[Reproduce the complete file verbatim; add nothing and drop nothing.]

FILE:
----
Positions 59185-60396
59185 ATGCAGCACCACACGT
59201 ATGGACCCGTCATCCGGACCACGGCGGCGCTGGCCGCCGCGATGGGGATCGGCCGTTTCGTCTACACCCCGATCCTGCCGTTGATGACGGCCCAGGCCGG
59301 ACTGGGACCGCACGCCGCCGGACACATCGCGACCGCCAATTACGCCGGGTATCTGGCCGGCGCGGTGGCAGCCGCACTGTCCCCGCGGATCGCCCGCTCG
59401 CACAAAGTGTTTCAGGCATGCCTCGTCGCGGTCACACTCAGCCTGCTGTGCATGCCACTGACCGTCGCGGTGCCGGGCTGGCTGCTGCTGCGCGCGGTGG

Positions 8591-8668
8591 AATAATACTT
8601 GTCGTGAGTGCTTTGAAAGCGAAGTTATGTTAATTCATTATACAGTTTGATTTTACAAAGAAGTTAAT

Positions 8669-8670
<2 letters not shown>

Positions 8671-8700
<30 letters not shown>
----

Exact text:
Positions 59185-60396
59185 ATGCAGCACCACACGT
59201 ATGGACCCGTCATCCGGACCACGGCGGCGCTGGCCGCCGCGATGGGGATCGGCCGTTTCGTCTACACCCCGATCCTGCCGTTGATGACGGCCCAGGCCGG
59301 ACTGGGACCGCACGCCGCCGGACACATCGCGACCGCCAATTACGCCGGGTATCTGGCCGGCGCGGTGGCAGCCGCACTGTCCCCGCGGATCGCCCGCTCG
59401 CACAAAGTGTTTCAGGCATGCCTCGTCGCGGTCACACTCAGCCTGCTGTGCATGCCACTGACCGTCGCGGTGCCGGGCTGGCTGCTGCTGCGCGCGGTGG

Positions 8591-8668
8591 AATAATACTT
8601 GTCGTGAGTGCTTTGAAAGCGAAGTTATGTTAATTCATTATACAGTTTGATTTTACAAAGAAGTTAAT

Positions 8669-8670
<2 letters not shown>

Positions 8671-8700
<30 letters not shown>